Which of these fun facts surprised you the most, readers?

(#AprilFools)

Ask Bethany House: Let’s Talk Cover Design!

As usual, there were many questions related to cover design in our Ask Bethany House survey, but here’s one we haven’t heard before that (bonus!) gives me a chance to brag on our amazing staff.

“How large is your design team? How many covers are you working on at any given time? Your design team has produced some STUNNING covers!”

First of all, we totally agree—I’m always in awe of our art department. When in comes to people actually working in Bethany House’s office, we have…

  • Paul – our creative director, who oversees all of our covers, including initial direction brainstorming and guiding covers through the feedback and revision process
  • Kristen – who manages the details like taking notes in cover meetings, helping find the right models and costumes, and adding cover treatments
  • Jenny – creates covers for many of our fiction authors, especially historical romances, as well as marketing materials
  • Eric – usually works on nonfiction covers, but creates some of the promotional materials for our fiction books (ads, banners, bookmarks, etc.)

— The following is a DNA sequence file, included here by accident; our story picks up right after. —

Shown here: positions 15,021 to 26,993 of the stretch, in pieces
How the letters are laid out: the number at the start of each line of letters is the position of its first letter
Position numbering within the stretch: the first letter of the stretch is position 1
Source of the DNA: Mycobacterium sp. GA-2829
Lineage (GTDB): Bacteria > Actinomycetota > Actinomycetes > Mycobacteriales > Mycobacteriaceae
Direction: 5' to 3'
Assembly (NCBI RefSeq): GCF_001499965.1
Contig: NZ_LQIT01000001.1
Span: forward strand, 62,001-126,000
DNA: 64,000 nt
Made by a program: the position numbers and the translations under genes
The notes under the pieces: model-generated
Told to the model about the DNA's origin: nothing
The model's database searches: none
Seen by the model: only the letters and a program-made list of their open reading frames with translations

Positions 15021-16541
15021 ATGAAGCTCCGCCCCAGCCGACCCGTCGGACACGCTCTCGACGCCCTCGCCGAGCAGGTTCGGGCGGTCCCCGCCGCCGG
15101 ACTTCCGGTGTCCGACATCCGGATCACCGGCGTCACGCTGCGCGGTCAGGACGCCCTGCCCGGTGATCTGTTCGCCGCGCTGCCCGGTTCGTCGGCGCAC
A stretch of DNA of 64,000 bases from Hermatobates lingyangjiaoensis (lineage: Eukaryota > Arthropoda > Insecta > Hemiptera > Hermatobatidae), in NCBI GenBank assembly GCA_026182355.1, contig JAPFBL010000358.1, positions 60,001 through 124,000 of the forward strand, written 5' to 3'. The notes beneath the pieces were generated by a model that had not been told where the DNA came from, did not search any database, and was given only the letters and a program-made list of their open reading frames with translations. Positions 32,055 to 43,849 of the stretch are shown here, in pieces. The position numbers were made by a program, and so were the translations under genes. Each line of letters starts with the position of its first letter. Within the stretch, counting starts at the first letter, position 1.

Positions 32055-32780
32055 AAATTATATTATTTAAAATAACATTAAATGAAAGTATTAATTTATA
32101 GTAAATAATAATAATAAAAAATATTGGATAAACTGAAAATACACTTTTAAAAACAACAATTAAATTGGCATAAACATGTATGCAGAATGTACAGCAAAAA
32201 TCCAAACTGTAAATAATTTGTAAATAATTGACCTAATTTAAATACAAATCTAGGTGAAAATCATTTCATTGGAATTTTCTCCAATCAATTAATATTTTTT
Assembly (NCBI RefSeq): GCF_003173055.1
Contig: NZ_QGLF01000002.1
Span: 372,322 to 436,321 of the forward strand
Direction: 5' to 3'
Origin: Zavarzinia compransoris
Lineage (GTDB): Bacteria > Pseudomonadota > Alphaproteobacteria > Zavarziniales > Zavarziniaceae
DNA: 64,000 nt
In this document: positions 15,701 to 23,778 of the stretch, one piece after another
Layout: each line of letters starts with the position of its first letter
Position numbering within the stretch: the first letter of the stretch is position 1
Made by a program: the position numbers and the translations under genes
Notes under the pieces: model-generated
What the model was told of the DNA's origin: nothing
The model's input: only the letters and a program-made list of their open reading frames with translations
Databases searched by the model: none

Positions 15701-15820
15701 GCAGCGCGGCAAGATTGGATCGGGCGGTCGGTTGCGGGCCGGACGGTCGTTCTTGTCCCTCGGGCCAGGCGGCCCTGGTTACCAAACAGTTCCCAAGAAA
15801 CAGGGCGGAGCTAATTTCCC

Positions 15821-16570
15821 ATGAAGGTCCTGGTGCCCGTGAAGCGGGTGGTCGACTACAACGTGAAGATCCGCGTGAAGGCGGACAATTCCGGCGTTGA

• Dan – same as Eric, leans more toward the nonfiction side of things except for marketing materials
  • Chris – helps manage the designers’ job lists and keeps up technical tasks like uploading final covers to our website

In addition to these fantastic individuals, we use a number of freelance designers for some of our covers. Often, we’ll use the same designer to work on books by one author for consistency, unless we’re going in a totally new direction with the “feel” of their books.

As someone who has regularly attended cover design meetings along with representatives from our editorial department, I can tell you that I’m impressed with how designers can translate information from the author and our team and make it into something beautiful.